There are some specialist tools required but of course general conventional woodworking tools are required. Here are a few but it is by no means an extensive list.
A decent bench - it doesn't have to be massive but a quite modest one will suffice
Clamps - you cannot survive without clamps
Vise - there are some specialist pattern makers vices that are ideal for guitar making but a normal woodworking vise will suffice
Bench planes - a #4, #5 and #7 are useful
Block plane - if you have a low angle block plane is will get a lot of use
Shoulder plane - use this tool with its nose removed when planing the back of a head-stock to thickness
Chisels - I prefer bevel edged chisels and a range from 1/8", 3/16", 1/4", 3/8", 1/2", 3/4" and the one I use the most 1"
Gouges - not essential but useful when carving neck volutes and truss-rod access in head-stocks
Knives - a marking knife is indispensable as are X-acto knifes or scalpels.
Cabinet scrapers - an incredibly useful tool and is used a lot in lutherie. There are several types and the swan necked one is very useful on the back of necks. Don't forget a burnisher to apply a hook.
Rasps - I like the Auriou and Liogier hand-stitched rasps - expensive but will last a lifetime
Files - engineering files are useful
Coping saw - great for cutting curved edges in thin materials
Straight edges and rules - a 24" straight edge is an essential piece of equipment - a selection of steel engineering rules are prerequisites for accurate measurement
Square and sliding bevel - woodworking or engineering squares, a combination square and a sliding bevel are great tools to have
Sharpening stones and honing guides - whatever type you use make sure you keep all tool edges sharp
Selection of good screwdrivers
Set of nut spinners or 1/4" square drive socket set
A workshop of general woodworking machinery is not essential but helps if you convert rough sawn lumber into square edged boards.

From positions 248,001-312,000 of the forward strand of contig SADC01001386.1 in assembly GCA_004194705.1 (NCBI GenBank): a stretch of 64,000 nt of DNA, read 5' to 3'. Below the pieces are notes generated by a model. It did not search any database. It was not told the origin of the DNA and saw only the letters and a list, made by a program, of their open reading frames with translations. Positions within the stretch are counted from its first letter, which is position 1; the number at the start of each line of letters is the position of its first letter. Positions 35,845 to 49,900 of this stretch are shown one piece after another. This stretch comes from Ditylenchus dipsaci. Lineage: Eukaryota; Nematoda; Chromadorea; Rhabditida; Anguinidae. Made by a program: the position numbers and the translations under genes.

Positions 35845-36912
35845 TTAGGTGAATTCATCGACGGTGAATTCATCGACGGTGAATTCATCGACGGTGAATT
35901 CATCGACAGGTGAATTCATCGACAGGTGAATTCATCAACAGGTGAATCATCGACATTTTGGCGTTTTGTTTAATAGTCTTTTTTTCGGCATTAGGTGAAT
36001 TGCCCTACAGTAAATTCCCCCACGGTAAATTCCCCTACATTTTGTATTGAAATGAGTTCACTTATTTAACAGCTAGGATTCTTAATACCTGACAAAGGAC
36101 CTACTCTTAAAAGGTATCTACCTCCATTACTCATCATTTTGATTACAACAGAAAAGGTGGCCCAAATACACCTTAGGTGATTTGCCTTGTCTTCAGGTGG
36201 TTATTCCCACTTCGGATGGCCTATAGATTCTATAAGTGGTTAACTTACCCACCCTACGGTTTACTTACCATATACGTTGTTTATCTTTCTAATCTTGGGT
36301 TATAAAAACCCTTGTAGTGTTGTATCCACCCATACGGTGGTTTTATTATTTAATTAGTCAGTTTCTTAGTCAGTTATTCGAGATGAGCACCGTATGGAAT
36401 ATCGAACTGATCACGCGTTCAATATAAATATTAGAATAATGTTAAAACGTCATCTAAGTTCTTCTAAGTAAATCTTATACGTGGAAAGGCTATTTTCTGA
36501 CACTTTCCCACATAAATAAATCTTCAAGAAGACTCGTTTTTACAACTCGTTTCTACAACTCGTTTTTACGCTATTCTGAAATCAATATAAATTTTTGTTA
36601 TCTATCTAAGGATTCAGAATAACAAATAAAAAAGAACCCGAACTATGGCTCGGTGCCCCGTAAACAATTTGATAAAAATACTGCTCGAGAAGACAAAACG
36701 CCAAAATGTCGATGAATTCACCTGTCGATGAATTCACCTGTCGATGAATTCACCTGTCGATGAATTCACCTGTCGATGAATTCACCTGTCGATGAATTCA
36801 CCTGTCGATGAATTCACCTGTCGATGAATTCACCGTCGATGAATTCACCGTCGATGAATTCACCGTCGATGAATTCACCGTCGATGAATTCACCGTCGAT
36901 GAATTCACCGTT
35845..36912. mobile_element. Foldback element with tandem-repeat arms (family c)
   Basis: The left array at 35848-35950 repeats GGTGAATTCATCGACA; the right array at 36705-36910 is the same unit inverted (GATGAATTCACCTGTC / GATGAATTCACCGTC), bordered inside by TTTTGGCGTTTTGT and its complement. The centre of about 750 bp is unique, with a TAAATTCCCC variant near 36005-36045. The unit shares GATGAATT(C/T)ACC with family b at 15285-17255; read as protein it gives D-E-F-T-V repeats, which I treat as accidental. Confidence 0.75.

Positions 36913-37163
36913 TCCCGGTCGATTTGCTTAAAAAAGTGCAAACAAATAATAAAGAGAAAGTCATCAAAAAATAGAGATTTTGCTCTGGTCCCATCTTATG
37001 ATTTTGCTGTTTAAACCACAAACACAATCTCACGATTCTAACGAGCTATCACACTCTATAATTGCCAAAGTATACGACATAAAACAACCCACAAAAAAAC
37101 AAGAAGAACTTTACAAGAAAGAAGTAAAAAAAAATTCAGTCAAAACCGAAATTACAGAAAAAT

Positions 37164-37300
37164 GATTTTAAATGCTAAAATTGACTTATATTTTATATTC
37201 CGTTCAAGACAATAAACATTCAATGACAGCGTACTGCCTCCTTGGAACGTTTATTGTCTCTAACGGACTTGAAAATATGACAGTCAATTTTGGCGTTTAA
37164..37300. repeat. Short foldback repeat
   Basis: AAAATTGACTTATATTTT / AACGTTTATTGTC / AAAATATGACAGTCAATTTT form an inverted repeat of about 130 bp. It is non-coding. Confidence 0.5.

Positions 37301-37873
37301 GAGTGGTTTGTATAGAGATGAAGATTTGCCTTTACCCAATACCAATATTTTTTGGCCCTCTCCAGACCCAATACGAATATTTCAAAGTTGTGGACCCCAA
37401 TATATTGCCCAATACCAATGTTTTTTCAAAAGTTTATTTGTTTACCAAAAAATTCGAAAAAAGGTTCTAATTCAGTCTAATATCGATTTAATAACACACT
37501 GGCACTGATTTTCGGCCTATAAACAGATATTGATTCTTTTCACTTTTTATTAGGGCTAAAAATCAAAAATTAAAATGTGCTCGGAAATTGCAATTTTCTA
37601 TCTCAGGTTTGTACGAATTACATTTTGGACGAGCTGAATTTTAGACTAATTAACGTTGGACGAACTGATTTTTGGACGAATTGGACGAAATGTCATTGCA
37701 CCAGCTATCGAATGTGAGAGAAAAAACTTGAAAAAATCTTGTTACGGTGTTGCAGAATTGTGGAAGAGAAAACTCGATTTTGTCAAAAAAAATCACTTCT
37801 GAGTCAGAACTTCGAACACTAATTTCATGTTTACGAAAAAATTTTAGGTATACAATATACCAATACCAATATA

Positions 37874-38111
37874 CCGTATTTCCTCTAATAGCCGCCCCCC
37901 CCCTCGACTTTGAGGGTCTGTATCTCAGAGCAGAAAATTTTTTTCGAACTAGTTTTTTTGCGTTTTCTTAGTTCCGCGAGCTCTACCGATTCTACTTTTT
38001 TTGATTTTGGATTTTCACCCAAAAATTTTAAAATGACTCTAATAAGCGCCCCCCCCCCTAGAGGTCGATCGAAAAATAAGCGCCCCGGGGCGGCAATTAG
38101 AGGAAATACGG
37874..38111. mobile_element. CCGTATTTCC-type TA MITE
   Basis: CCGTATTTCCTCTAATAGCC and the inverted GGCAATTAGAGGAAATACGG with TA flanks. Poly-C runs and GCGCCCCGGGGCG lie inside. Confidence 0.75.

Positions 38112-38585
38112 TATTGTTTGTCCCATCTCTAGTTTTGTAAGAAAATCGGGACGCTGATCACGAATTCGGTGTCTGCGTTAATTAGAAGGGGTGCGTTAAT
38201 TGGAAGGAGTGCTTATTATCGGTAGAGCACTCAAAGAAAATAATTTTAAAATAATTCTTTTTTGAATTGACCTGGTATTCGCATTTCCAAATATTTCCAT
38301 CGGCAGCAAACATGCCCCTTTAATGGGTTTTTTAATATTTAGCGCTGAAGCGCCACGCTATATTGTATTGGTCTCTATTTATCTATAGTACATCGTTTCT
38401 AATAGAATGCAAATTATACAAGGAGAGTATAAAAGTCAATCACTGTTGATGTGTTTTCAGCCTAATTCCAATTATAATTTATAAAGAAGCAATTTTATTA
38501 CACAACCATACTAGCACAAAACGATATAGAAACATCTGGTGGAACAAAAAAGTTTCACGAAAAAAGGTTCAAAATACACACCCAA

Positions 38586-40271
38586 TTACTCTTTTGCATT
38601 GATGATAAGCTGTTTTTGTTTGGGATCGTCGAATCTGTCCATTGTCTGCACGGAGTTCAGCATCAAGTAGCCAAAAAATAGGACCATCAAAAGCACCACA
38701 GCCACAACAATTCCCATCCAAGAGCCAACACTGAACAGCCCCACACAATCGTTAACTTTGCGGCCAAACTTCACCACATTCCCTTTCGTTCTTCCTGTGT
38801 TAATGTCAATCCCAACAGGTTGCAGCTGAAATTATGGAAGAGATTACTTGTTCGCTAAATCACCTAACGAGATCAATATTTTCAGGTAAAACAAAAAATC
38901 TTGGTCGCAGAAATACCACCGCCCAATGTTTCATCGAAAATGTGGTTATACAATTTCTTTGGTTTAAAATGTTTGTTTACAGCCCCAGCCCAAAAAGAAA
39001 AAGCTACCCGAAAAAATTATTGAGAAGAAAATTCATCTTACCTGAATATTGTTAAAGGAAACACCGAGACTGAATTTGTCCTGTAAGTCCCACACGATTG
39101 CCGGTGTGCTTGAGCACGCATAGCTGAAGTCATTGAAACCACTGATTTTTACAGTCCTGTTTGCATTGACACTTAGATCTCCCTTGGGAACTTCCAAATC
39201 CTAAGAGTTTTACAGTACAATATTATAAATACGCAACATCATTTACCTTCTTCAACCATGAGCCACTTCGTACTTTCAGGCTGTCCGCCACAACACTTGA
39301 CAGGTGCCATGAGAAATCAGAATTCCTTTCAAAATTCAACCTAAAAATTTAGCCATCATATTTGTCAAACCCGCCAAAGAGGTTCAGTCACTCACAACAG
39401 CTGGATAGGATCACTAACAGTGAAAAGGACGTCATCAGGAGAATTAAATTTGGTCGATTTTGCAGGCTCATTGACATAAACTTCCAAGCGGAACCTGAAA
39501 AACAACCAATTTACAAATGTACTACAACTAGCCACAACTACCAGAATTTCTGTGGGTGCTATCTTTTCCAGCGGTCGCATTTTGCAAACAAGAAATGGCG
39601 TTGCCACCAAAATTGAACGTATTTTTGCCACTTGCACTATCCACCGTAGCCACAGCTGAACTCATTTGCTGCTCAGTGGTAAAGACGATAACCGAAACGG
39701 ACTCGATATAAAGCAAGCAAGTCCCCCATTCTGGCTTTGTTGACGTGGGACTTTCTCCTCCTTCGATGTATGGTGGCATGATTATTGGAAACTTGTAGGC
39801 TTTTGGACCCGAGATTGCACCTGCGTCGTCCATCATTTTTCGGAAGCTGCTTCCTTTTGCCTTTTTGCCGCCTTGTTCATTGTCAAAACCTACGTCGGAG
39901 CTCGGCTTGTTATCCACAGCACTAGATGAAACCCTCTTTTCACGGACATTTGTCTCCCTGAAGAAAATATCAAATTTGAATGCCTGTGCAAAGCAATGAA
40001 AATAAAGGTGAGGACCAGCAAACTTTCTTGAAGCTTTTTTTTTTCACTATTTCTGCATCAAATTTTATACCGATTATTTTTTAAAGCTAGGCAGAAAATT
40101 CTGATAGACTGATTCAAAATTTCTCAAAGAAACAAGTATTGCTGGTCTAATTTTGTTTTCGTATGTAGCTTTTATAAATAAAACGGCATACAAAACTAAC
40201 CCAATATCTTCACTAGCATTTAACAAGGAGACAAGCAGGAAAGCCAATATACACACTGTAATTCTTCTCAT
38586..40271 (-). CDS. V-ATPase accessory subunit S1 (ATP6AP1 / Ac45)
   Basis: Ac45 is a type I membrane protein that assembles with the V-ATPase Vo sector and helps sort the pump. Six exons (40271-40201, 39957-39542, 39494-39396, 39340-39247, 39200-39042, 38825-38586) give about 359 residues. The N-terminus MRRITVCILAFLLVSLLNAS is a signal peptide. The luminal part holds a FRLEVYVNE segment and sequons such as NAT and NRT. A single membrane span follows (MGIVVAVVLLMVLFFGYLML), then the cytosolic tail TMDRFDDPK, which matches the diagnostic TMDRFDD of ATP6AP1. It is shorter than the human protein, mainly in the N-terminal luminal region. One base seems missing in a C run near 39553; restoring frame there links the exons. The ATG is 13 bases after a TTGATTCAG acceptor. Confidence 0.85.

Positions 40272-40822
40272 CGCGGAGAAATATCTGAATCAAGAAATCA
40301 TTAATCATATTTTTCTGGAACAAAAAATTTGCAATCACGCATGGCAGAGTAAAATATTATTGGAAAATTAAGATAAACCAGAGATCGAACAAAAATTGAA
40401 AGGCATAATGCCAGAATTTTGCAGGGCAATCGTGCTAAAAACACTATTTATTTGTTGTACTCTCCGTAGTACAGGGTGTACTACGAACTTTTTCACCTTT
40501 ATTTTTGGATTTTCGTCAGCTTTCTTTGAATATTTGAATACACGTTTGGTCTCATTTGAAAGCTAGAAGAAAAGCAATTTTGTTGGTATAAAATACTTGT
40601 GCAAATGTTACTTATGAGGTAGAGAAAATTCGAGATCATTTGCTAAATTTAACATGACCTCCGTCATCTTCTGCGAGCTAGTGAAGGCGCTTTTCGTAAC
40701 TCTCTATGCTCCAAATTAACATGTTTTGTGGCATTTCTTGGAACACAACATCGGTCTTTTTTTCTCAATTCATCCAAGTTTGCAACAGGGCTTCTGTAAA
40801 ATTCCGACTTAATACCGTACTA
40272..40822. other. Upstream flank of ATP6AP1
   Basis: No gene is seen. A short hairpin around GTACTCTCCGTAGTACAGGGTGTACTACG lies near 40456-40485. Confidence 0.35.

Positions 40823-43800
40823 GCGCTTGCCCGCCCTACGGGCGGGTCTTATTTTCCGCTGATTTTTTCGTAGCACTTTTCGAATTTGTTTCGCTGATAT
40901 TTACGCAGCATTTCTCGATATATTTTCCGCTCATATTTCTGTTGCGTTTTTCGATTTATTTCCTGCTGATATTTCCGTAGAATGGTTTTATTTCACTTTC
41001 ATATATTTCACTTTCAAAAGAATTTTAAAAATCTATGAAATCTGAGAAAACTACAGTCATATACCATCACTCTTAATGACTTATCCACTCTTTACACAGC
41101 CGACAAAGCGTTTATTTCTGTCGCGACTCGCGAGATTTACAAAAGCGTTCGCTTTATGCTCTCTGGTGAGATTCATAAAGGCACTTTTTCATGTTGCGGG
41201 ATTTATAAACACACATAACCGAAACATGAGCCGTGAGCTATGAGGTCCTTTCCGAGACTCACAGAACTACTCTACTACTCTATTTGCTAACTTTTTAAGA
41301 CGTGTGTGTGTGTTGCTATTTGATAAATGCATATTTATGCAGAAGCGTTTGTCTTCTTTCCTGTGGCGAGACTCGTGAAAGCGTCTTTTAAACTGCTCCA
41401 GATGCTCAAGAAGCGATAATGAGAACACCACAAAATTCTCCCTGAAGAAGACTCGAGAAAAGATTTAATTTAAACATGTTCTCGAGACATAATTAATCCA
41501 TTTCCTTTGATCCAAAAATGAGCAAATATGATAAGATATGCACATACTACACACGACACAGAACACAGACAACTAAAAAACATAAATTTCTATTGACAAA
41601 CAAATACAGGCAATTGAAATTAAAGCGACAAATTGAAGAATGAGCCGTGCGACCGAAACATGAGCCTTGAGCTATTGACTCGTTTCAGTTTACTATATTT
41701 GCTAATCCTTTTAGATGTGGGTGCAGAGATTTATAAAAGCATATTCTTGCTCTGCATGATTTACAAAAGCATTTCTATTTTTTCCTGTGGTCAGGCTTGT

Router - both handheld and in a table
Oscillating spindle sander
Drum sander - not essential but good to have - wish I had one!
and one of the most used tools - a bandsaw for cutting all those curves
Other hand held power tools
Battery drill and drill bits (bradpoints, long series drills and regular twist drills)
Random orbit sander
Gents saw also known as a fret slot cutting saw (not a fret saw bizarrely) - used to cut fret slots
Dial gauge or digital calipers - used to measure thicknesses of flat stock
Hygrometer - used to keep tab on the humidity levels in the workshop
Circle cutting tools - consists of a blade that rotates in a compass - used to cut the trench for rosette inlaying
Bending iron - a solid metal former heated internally by an electrical element. Used to bend guitar or violin sides
Fretting hammer or fret press - used to press frets into their slots
Fret snippers - used to cut off excess metal from the ends of the fret once installed
Fret stone - a coarse and fine sided sharpening tool used to dress frets
Fretting files - there are a few used to clean up frets; a triangular miniature file, a curved file and also a set of files used to cut nut slots
Reamer - several tapered hand reamers used to make taper holes in guitar bridge for bridge pins and in violin family instruments for tapered tuning pegs.
Fret slot mitre box - not strictly used for cutting mitres but for accurately guiding the saw when cutting fret slots in a finger board
Piercing saw or jewellers saw - used to cut mother of pearl
Diamond files - used to clean up the edges of mother of pearl
Digital multimeter - used to test your wiring - you may already have one of these in your household tools.
Bridge clamp - used to clamp a bridge in place through the soundhole. These can be expensive and have a deep throat but are fairly shallow in height
Shop amplifier - any old guitar amp will do. I use a solid state cheapo amp
Electronic tuner - musical instrument tuners are very cheap these days - you can even use an app on your smarphone
Tools you can make in the shop
Wooden cam clamp - many plans are available on the internet
Calipers - bought lutherie calipers can be expensive so you can actually make your own
Sanding sticks - a small piece of wood with an abrasive glued on - make several with different grits
Tools you don't need
A Festool Domino - I have never seen one used in luthiery but if you can demonstrate one being used them post below
As you see there are many tools you probably already have. If you want to get into luthiery whether repairing a buddies guitar or making full blown instruments you only need a few more specialist tools that you can buy as and when you need them.